Day Out

QE, Bloedel, Murals On Main

i. Today’s day trip starts at Queen Elizabeth Park – a destination that is particularly stunning on a sunny day. That said, you will likely encounter fewer tour buses in a downpour.

If you drive straight east on 33rd Avenue from Oak Street, you’ll find yourself in a pay parking lot from which you can head up the paved hill to start your sightseeing. Queen E has long been a beautiful backdrop to wedding photos, be they in the Rose Garden, the sunken Quarry Gardens, the charming wooden bridges above, or the Dancing Waters Fountain atop the hill.

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This 52 hectare park also features a selection of outdoor sculptures including ‘Knife Edge – Two Piece’ by famed sculptor Henry Moore. If you’re visiting with your beloved, you can also bring a love lock to the ‘Love in the Rain’ sculpture, created by Vancouver artist Bruce Voyce. Standing 14 feet tall and welded from 5,000 pieces of handcrafted stainless steel, Voyce’s Queen E sculpture features four couples, each of whom can bear thousands of locks. Also on site is a drop-box, where couples can leave their keys. The metal from each #throwawaythekey is to be melted down to create future works of art.

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ii. Next up and on the same property is the Bloedel Conservatory, a tropical sanctuary which houses more than 500 tropical plants and 100 plus exotic birds. This iconic Vancouver destination – built from 2,324 pieces of aluminum tubing and 1,490 triodetic plexiglass bubbles – was Canada’s first geodesic conservatory.

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iii. Hungry? If you’re looking for a sit-down meal in a dressier setting, Seasons in the Park – a restaurant just up the hill from the Conservatory –– offers a varied menu and, on a clear day, a stunning view from the heated, chandeliered patio.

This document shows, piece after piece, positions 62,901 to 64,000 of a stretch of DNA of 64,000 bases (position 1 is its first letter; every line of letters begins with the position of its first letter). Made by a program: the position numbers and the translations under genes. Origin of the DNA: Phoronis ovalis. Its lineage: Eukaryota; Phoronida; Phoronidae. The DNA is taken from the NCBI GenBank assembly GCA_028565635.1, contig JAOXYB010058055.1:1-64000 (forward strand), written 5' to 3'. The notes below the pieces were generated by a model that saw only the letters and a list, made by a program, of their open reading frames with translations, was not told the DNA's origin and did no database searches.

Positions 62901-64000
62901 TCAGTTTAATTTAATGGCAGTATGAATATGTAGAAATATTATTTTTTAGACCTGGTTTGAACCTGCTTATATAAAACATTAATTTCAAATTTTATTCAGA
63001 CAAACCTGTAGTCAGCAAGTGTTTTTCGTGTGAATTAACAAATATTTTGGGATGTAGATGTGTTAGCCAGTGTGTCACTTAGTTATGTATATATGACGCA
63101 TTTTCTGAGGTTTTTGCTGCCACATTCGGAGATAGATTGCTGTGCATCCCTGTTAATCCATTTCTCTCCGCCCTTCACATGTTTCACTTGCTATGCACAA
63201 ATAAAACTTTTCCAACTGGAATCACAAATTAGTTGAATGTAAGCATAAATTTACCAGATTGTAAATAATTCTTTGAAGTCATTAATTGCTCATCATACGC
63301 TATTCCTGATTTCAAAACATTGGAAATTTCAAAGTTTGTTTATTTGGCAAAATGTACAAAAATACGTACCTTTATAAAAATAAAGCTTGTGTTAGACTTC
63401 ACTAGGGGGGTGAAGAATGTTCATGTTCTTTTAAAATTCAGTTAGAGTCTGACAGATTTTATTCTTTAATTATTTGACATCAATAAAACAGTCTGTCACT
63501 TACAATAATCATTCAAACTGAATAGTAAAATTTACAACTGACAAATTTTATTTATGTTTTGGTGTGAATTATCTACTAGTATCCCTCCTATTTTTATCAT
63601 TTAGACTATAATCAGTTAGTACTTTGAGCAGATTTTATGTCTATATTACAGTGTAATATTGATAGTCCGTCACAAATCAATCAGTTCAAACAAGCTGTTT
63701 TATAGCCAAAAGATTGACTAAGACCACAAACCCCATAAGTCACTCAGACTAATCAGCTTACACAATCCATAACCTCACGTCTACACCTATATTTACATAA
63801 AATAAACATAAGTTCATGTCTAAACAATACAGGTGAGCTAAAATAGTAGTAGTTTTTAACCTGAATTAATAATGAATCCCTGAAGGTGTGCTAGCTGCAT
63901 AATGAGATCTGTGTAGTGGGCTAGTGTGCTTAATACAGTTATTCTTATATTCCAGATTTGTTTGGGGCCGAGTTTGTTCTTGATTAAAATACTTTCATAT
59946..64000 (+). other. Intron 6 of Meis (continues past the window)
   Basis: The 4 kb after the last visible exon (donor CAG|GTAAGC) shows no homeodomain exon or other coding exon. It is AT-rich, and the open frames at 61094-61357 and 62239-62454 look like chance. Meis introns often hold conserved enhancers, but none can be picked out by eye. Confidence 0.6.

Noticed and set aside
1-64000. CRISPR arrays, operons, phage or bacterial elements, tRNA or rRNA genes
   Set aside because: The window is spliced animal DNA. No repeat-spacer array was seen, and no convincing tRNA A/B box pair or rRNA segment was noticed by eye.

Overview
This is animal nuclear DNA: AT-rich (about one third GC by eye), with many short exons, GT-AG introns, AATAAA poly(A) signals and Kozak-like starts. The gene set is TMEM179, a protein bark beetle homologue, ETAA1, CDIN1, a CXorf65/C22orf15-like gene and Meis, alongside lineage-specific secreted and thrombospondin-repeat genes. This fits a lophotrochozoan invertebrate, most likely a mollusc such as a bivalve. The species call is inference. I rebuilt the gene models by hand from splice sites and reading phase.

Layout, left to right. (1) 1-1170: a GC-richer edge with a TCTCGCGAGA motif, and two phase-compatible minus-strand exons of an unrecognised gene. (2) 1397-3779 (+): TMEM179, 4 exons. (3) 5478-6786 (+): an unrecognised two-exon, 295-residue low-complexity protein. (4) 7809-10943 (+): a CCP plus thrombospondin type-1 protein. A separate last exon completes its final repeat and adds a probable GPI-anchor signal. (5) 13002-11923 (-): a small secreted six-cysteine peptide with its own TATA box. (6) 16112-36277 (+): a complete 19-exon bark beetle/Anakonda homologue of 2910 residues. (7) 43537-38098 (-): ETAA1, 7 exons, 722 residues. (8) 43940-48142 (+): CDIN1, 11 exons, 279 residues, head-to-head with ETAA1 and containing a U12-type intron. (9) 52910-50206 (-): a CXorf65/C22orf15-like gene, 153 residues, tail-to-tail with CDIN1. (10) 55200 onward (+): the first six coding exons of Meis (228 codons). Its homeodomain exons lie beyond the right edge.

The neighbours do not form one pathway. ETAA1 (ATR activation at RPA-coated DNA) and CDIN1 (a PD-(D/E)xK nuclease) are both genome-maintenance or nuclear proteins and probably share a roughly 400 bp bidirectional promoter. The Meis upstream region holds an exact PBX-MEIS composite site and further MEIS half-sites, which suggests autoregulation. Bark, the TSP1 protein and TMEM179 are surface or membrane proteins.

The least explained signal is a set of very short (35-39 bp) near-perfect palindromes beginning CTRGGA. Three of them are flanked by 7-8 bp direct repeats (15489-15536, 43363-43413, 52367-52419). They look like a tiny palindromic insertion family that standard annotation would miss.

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iv. If you’re ready for a new setting – and a diverse range of cafes, restaurants, and snackeries – drive over to 33rd and Main. From here, all the way down Main past Broadway (Broadway = 9th), you’ll find coffee shops, restaurants, antiques, vintage clothing, and locally run stores featuring Canadian fashion designers and B.C. artisans.

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v. As you walk down Main, you’ll also see plenty of hand-painted murals on buildings and in laneways. Main is home base for the Vancouver Mural Festival where, each summer, artists local and international create new street art. Check out the maps on the VMF site and hunt down murals painted in out of the way nooks. As you’ll see, these murals extend beyond Main in all directions across the city.

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www.creatorsvancouver.com

Header Image: Mural By Ilya Viryachev

 

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Elizabeth Newton

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